Before working on any construction site you will need to hold a White Card. This card is awarded for successful completion of the General Construction Induction course.

Other tickets you may need:

  • RIW Ticket – If you want to work on rail jobs, you’ll need to hold a Rail Industry Worker ticket. There are many hazards that are unique to rail work, and you need to demonstrate a strong understanding of the risks involved and ways to mitigate them.

  • Working at Heights Ticket – Working at heights comes with inherent risks, and this ticket will provide you with the knowledge needed to perform your duties safely and look after others. Depending on the height at which you are working you may also require an Elevated Work Platforms Ticket (EWP).

  • Confined Space Entry Tickets – A self-explanatory ticket that is required for anyone wanting to work within confined spaces. This ticket will cover some of the risks associated with working in a confined space such as the gases and vapours in the atmosphere that may be present and how to go about mitigating any risks.

  • High Risk Work Licence – This licence is required to operate some machinery, erect scaffolding or undertake dogging or rigging work.

  • Traffic Control Work Training Card – If you want to work in traffic control or planning you will need a Traffic Control Work Training Card.

  • Asbestos Removal – Many older buildings within Australia contain asbestos which is hazardous to human health. If you will be working with or around asbestos, you will need to obtain this ticket to demonstrate awareness of safety and best practice. There are three different levels of asbestos removal tickets: awareness, removal and supervision of removal.

Source: https://www.advancedgroupservices.com.au/what-tickets-do-i-need-to-work-in-the-construction-industry

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What careers can a Construction Qualification lead to?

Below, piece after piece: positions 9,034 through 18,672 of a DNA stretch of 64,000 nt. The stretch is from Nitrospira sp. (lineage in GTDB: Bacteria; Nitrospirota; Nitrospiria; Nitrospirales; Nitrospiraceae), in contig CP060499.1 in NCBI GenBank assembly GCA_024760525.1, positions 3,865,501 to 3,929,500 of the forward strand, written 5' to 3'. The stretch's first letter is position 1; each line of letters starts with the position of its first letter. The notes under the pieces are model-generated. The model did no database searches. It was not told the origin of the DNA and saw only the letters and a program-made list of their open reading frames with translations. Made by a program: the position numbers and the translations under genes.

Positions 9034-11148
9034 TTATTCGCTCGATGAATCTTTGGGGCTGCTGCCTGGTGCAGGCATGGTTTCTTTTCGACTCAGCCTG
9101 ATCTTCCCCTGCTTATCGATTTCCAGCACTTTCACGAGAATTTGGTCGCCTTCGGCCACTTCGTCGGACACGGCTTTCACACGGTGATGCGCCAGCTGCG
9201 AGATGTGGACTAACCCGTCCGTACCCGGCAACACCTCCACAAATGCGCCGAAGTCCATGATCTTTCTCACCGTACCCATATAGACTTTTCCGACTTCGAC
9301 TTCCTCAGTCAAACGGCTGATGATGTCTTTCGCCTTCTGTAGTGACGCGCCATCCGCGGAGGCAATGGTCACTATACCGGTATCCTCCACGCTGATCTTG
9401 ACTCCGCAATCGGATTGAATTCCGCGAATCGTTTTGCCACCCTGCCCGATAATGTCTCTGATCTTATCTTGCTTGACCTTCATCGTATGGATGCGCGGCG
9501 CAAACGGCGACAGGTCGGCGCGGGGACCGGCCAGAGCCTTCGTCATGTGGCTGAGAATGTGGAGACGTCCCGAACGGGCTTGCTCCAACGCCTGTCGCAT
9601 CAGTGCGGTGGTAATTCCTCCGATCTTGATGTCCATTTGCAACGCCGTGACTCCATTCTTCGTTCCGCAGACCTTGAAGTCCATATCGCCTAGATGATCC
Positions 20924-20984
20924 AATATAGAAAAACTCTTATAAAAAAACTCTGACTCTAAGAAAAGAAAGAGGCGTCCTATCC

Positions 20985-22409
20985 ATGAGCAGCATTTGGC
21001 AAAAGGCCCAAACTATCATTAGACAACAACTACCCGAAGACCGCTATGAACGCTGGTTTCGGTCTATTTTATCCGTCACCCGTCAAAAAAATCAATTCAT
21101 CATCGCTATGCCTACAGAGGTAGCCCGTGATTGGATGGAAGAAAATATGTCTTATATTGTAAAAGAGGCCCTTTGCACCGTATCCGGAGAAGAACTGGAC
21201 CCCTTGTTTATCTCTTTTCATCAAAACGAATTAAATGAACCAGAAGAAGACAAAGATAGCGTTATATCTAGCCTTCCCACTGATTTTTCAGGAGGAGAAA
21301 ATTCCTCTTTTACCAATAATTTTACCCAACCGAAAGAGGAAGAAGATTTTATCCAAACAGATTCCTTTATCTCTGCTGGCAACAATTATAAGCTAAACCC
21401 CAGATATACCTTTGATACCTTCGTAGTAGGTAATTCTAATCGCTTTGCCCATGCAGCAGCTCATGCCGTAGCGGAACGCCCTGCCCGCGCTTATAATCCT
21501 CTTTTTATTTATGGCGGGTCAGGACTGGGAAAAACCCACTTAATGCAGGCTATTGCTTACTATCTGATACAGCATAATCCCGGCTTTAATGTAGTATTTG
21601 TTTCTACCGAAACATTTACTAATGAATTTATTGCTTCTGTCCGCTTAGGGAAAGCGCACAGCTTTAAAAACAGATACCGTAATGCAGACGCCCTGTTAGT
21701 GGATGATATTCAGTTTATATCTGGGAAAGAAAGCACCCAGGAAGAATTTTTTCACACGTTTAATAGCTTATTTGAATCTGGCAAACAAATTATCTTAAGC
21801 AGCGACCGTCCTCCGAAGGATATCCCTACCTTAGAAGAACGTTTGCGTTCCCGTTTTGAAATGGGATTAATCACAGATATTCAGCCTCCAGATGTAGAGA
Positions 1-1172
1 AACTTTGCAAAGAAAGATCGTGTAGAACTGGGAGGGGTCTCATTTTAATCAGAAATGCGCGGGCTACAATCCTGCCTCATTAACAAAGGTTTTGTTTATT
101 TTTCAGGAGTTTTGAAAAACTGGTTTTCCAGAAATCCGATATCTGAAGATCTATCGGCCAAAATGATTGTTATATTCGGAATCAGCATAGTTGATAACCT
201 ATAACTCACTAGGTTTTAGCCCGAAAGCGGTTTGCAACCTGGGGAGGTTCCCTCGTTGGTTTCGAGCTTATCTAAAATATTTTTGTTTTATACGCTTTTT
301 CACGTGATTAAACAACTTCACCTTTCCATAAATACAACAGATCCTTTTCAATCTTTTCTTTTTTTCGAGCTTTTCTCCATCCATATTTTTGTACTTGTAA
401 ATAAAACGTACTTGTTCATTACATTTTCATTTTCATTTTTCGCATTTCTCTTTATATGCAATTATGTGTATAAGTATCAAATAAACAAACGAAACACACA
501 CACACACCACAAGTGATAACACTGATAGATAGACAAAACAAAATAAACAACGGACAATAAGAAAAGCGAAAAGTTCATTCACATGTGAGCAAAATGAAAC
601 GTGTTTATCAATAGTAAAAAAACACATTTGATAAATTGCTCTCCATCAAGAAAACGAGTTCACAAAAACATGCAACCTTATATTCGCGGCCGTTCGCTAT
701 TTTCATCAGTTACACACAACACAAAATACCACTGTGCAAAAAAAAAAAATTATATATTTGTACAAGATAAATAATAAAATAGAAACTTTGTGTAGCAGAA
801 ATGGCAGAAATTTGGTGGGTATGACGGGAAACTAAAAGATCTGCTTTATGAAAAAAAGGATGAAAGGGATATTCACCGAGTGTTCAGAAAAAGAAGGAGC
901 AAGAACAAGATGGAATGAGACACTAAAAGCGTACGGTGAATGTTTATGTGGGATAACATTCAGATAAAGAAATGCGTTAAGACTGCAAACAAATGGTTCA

If you want to progress beyond entry-level positions the best way to get ahead is through quality education. There are various certificate, diploma and bachelor level qualifications available in the Construction industry to suit your specific needs, wants and capabilities.

Just some of the building and construction courses you can do to start your career include:

  • Certificate II in Construction (Pre-Apprenticeship)
  • Certificate II in Construction Pathways
  • Certificate III in Carpentry (Apprenticeship)
  • Certificate IV in Building and Construction
  • Certificate IV in Plumbing and Services
  • Certificate IV in Work Health and Safety
  • Diploma of Building and Construction (Building)
  • Diploma of Building Design
  • Diploma in Building
  • Diploma in Civil Engineering Online
  • Diploma of Building and Construction Online
  • Bachelor of Building Management

A typical tradesman will work their way up from the bottom, putting in the hard work and long hours, until the fruits of their labour begin to show. Often, once qualified, individuals will form their own small business and start hunting for their own personal clients and contracts. Once qualified, there is the chance to work across the country, with skilled workers always in demand throughout the nation.

Please note: ETC does not provide training in Construction. ETC customer can talk to their Jobs Advisor to discuss their training options.

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What do I do if I am interested in a career in Construction?

Contact us on 1800 007 400 to discuss our training and employment opportunities.

Other Resources:

Your Career – an Australian Government website with careers information tailored to your preferences.